It’s official: the American car market is back, and delivering the sort of sales figures that manufacturers with a keen presence in the US can start getting excited about again.
In the opening keynote speech to the Los Angeles motor show this morning, Jim Lentz, president of sales for Toyota America, revealed that the US market is likely to be worth 14.3 million sales this year, up 1.5 million on last year. That acceleration is likely to continue, too, with sales back to their best of 16 million within three years.
This confidence stands in stark contrast to the continuing and deepening concerns regarding the European market, and worries prompted by the Chinese slowdown, albeit to a ‘mere’ predicted growth rate of eight per cent a year.
The US case is driven by three factors, according to Lentz. One, there's pent-up demand for new cars, with the average age of cars on America’s roads hitting an all-time high of 11 years. Two, car loans are now available at record low rates. And three, survey data suggests that a whole generation once saddled by student loans and high unemployment is now emerging, financially stronger and eager for personal transport.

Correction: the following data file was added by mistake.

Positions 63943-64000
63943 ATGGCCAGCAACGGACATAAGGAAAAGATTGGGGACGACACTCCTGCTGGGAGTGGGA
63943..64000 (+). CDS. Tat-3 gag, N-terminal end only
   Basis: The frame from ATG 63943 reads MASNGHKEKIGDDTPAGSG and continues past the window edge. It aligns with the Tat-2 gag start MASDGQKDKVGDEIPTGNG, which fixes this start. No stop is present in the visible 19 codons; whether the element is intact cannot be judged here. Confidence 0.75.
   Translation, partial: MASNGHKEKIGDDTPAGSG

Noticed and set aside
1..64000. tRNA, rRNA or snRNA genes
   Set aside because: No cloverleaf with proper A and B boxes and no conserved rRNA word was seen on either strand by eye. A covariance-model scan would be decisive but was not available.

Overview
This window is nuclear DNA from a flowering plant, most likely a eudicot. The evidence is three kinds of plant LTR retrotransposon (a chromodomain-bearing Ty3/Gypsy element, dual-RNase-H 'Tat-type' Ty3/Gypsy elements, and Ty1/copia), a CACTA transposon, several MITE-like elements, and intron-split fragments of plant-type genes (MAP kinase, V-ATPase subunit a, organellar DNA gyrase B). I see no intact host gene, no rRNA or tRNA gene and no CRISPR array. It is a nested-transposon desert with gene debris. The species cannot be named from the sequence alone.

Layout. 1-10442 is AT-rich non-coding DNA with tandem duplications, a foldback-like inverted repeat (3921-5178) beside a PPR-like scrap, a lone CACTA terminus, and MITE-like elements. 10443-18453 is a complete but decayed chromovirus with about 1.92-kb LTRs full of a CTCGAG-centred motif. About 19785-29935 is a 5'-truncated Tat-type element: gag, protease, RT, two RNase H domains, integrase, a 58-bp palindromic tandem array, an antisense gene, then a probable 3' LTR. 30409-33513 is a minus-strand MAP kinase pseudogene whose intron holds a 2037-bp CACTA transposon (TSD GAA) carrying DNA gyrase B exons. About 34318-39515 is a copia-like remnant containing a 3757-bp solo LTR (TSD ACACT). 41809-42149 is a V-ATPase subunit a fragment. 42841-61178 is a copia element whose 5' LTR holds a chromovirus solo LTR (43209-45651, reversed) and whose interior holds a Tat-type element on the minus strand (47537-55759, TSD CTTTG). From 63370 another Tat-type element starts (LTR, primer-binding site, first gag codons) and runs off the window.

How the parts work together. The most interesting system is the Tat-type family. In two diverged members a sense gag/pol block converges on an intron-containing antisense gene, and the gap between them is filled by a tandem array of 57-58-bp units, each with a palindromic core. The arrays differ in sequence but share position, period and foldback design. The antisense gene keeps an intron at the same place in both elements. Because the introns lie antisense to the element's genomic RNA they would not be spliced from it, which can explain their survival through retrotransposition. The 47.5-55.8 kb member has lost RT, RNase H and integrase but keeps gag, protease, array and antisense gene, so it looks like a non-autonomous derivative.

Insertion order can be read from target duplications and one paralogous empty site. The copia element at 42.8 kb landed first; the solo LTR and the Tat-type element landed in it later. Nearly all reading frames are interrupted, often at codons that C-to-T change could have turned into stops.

For car makers with a strong presence in the US, all this is great news, just as the growth in China has been for makers performing well there. But there should also be a note of caution, because for the manufacturers still rooted in Europe only, the situation is only going to look bleaker.
Having footholds in as many diverse economies has never been more important than now. Ask Ford, which is leaning on its US and Asian success, or Fiat, which is ever more thankful for its Chrysler share.
Diversity is key – and the makers without it, or too heavily invested in Europe, are on ever more shaky ground as booming markets elsewhere allow their competitors to reinvest faster and harder, and push the gap between the haves and the have nots ever wider.